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From The University of North Carolina Press
Writing Captivity in the Early Modern Atlantic
Circulations of Knowledge and Authority in the Iberian and English Imperial Worlds
By Lisa Voigt
352 pp. / 6.125 x 9.25 / 2009
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Drawing on texts written by and about European and Euro-American captives in a variety of languages and genres, Lisa Voigt explores the role of captivity in the production of knowledge,

"From the perspective of rival European states, imperial expansion was all about drawing bright lines on maps. But as Voigt's richly researched literary and cultural study abundantly demonstrates, the early modern Atlantic was a domain of cross-cultural encounter that depended critically on knowledge gained through the experiences of captives; transcended national, religious, and linguistic boundaries; and resulted in interconnected histories and the development of common imperial ideologies in the region."
— David Harris Sacks, Reed College

"There is no book that addresses captivity in such a rich, comparative framework as Voigt's Writing Captivity in the Early Modern Atlantic. Voigt convincingly shows how captivity--and the shared knowledge that it implies--complicates any straightforward account of national identity or imperial expansion."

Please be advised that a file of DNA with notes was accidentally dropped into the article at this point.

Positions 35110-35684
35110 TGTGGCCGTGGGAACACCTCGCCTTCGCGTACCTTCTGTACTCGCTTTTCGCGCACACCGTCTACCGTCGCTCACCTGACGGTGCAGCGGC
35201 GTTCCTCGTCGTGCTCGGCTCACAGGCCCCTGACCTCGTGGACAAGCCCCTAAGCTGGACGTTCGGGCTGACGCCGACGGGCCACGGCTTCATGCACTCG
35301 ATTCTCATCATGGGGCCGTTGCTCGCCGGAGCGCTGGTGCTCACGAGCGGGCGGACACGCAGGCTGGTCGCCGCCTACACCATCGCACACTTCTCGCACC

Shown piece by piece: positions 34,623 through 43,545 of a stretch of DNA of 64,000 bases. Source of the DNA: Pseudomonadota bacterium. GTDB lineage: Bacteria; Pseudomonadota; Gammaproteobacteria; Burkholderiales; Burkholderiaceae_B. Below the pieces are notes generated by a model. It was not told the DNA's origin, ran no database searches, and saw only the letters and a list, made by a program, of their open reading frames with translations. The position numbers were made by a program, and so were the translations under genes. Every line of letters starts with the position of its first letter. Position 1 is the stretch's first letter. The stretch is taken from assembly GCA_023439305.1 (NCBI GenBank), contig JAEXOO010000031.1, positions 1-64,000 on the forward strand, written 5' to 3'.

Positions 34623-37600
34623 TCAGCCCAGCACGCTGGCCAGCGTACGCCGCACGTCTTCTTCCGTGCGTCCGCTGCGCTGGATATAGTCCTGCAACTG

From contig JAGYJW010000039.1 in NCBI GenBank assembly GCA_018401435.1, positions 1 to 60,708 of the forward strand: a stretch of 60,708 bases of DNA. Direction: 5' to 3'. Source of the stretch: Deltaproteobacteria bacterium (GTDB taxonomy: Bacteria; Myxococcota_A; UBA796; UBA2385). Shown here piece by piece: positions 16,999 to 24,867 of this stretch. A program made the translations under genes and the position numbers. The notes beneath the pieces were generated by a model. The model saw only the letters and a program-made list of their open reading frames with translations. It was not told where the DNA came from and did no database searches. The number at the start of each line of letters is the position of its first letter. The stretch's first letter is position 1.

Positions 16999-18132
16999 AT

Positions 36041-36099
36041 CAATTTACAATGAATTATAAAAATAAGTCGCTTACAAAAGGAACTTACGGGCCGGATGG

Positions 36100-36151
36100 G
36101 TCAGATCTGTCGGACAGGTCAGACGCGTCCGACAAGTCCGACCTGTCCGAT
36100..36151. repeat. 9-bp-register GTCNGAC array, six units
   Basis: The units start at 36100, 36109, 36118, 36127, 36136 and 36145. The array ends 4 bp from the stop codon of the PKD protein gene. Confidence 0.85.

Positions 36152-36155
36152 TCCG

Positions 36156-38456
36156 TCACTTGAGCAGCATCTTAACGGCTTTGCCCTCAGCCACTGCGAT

— Barbara Fuchs, University of Pennsylvania
identity, and authority in the early modern imperial world.

The practice of captivity attests to the violence that infused relations between peoples of different faiths and cultures in an age of extraordinary religious divisiveness and imperial ambitions. But as Voigt demonstrates, tales of Christian captives among Muslims, Amerindians, and hostile European nations were not only exploited in order to emphasize cultural oppositions and geopolitical hostilities. Voigt's examination of Spanish, Portuguese, and English texts reveals another early modern discourse about captivity--one that valorized the knowledge and mediating abilities acquired by captives through cross-cultural experience.

Voigt demonstrates how the flexible identities of captives complicate clear-cut national, colonial, and religious distinctions. Using fictional and nonfictional, canonical and little-known works about captivity in Europe, North Africa, and the Americas, Voigt exposes the circulation of texts, discourses, and peoples across cultural borders and in both directions across the Atlantic.



About Lisa Voigt

Lisa Voigt is associate professor of Spanish at the University of Chicago and visiting associate professor of Spanish and Portuguese at the Ohio State University.